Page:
As I scrolled through my Instagram feed on June 2, it was inundated with black squares carrying a plethora of hashtags, all related to the Black Lives Matter (BLM) movement. The purpose of this viral trend was to bring attention to the deaths of slain African Americans such as George Floyd, Ahmaud Arbery and Breonna Taylor.
However, this original message quickly started to fade away as millions of black squares flooded the hashtags that were previously filled with educational infographics and detailed information about racial injustices in America. This posed the question of whether social media trends were helping or hurting a civil rights movement such as BLM.
It is evident that social media is a great tool when trying to amass a response and action from large groups of people all over the globe. However, no matter how impactful social media can be, it is undeniable that it has the ability to turn an innocent person’s wrongful death into a trend to post a story that disappears after 24 hours. It is for this reason that social media activism is a double-edged sword. Although it can be a great tool to push a movement to the forefront of society, it can also lead to disingenuous “activists,” who can smear the reputation of the entire movement by association.
“Hashtag activism” is the term used to describe the act of merely showing support for a specific cause through a like, share or other social media engagement. It is not to be completely discredited, as this sort of activism has led campaigns such as the #MeToo and BLM movements to gain traction and power in society. Social media activism can lead to a movement being reduced down to a trend due to the aesthetic of activism and the insincerity that can come with it. I believe that a mix of hashtag activism along with solid and concrete work for a movement is the ideal way to be an activist in this age of social media and technology.
The summer of 2020 was a record-breaking time for the aforementioned hashtag activism, the influx of which began after the killing of George Floyd on May 25, in Minneapolis. Between May 26 and June 7, the #BlackLivesMatter hashtag was used approximately 47.8 million times on Twitter, as reported by the Pew Research Center.
The pure media exposure that the use of this hashtag granted the overall movement is a positive attribute of social media activism. It brought the movement back to the forefront of every media and news cycle within days, if not hours. This action was completely necessary in order to have garnered the amount of support, protests and overall attention that BLM did during the summer of 2020.
Also, according to the Pew Research Center, activism on social media platforms varies vastly by race, age and political affiliation. For instance, according to their survey conducted between June 16 and 22, 54 percent of social media users from ages 18 to 29 say they have used social media sites in the month prior to look for information about rallies and protests happening in their area.
Another demographic that plays into one’s political activism on social media platforms is their political affiliation. According to the aforementioned survey performed by the Pew Research Center, 42% of those who identify as Democrats as well as left-leaning say they have posted a picture to show support for the movement. This statistic makes sense given the fact that supporters of the Black Lives Matter movement tend to lean left politically.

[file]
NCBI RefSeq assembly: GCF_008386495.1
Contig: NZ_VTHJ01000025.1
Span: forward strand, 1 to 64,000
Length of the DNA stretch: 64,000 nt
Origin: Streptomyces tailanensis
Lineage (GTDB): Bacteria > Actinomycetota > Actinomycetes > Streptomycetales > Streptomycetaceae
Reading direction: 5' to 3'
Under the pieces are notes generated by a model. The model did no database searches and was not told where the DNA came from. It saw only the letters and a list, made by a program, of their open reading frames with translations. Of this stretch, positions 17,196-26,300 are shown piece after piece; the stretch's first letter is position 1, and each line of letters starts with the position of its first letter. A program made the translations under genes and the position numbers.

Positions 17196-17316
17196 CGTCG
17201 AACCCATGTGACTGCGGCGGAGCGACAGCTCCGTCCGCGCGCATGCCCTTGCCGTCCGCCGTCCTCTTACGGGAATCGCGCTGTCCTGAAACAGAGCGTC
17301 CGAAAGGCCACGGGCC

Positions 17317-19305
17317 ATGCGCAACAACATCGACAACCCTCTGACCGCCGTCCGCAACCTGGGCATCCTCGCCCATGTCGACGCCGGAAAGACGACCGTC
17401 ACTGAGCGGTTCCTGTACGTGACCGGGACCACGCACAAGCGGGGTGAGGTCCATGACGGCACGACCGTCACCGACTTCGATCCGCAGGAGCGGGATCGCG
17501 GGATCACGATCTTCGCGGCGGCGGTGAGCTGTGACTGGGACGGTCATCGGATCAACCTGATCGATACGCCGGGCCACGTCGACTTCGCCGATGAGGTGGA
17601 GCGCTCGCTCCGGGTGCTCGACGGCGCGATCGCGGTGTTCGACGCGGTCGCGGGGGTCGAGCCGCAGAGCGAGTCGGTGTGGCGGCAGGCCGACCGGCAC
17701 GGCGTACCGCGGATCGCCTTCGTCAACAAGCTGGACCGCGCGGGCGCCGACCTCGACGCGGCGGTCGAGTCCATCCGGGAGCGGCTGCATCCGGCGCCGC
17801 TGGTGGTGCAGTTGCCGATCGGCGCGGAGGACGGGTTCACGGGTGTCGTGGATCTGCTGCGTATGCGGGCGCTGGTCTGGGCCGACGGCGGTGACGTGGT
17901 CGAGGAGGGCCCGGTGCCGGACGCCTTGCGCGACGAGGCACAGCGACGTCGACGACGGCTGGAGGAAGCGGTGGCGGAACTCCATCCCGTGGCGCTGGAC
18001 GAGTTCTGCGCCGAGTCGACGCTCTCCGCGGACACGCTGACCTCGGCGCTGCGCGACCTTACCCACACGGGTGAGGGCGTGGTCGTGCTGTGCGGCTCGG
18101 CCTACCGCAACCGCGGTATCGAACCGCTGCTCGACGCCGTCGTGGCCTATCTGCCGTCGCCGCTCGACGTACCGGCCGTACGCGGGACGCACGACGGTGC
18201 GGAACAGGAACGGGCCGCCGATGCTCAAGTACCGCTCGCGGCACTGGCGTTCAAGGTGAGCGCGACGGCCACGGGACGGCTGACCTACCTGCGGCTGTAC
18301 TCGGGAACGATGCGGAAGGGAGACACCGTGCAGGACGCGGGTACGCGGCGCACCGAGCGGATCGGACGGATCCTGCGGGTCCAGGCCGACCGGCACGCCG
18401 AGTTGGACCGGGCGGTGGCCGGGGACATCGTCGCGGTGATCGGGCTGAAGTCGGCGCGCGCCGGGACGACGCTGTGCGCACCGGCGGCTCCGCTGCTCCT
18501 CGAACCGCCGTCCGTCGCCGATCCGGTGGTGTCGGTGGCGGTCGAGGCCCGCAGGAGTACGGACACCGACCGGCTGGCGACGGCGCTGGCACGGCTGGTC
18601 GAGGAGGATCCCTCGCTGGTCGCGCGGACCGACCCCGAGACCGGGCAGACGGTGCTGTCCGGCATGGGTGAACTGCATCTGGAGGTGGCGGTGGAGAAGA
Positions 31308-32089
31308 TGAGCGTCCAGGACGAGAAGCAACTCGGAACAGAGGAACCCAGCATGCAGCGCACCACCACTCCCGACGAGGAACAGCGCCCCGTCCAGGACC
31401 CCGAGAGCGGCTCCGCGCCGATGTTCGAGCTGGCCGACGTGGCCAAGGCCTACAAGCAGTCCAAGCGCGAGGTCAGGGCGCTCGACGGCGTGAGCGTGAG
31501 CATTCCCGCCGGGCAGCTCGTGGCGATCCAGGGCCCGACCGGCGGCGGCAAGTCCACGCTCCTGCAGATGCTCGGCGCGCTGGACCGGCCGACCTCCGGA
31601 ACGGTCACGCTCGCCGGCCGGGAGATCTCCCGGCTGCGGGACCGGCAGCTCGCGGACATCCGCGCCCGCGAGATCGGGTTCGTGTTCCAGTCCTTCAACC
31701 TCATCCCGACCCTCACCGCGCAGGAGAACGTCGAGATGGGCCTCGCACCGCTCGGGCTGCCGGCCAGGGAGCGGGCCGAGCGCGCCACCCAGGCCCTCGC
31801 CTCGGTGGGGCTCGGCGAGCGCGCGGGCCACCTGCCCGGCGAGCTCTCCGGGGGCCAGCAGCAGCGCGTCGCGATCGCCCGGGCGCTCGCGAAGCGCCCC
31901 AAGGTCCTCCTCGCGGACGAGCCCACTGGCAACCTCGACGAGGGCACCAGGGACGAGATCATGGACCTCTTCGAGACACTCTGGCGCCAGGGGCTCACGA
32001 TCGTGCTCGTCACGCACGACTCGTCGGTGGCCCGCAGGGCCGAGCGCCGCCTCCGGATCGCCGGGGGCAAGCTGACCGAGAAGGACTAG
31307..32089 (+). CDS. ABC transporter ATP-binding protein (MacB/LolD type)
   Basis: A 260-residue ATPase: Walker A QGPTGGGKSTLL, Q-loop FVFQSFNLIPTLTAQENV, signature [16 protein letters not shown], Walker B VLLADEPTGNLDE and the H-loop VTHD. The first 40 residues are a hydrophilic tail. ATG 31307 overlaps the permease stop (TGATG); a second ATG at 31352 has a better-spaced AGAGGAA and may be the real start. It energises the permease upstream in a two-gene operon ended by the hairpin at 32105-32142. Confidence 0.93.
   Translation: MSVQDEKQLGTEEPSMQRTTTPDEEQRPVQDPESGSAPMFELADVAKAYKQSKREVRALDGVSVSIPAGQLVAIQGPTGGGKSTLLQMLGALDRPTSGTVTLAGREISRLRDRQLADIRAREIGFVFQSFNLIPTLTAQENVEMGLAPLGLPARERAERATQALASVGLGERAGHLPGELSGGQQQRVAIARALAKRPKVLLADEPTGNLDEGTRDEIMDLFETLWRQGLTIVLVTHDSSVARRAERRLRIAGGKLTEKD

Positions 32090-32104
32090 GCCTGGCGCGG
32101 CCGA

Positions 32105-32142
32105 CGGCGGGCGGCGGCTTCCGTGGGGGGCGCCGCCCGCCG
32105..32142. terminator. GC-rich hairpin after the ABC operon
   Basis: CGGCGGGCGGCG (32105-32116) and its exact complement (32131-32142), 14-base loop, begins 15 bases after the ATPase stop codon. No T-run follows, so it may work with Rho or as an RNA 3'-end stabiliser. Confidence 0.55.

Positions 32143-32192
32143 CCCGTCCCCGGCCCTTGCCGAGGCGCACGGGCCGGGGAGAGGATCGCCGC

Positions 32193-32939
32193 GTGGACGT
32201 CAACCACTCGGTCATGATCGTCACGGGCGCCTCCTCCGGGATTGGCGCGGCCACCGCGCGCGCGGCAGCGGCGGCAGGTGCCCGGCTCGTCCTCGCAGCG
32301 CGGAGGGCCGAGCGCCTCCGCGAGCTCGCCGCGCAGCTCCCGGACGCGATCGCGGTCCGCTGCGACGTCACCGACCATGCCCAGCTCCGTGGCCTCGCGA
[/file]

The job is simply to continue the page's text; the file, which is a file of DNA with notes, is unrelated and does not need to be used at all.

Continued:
My concern that social media is creating insincere activists does not only apply to individuals but to brands and companies as well. According to the Harvard Business Review, 60% of the U.S. population say that the way in which brands speak out against racial injustices influences whether or not they will purchase from them. This incentivizes corporations to make statements denouncing racial injustices that they may not believe. This can lead to disingenuous posts from brands who may not hold their own company to the standard that they’re preaching on their social media. As much as you can appreciate when corporations speak out against injustices in the world today, it makes you wonder who is sincere because workplace discrimination is still extremely prevalent in society, and certain companies have to be perpetuating it. According to The Washington Post, in 2019, there were 309,201 reported cases of racial discrimination in the workplace, further proving the point that this issue is incredibly ubiquitous within the United States.
It is clearly impossible to equate a retweet or story post with the Montgomery Bus Boycott or the March on Washington, which is why I think social media activism is a good starting point for a movement to gain traction, but also why I believe that posting on social media does not make someone an activist. However, social media lent a hefty helping hand to the organization of over 550 BLM protests country-wide. According to the New York Times, approximately 15 million to 26 million people protested for this cause in the weeks following George Floyd’s death. Social media is definitely a significant contributor to that considerable amount of support that the Black Lives Matter movement garnered in just a few short weeks.
No matter how beneficial social media can be to the overarching agenda of a specific movement, I believe that it is incredibly important for anyone whose main source of activism is just posting on social media to take a step back and assess if they are truly doing all they can for this movement that they claim to care about. Social media activism is a great start and way to get involved in activism, but there are infinitely more effective ways to make a real difference.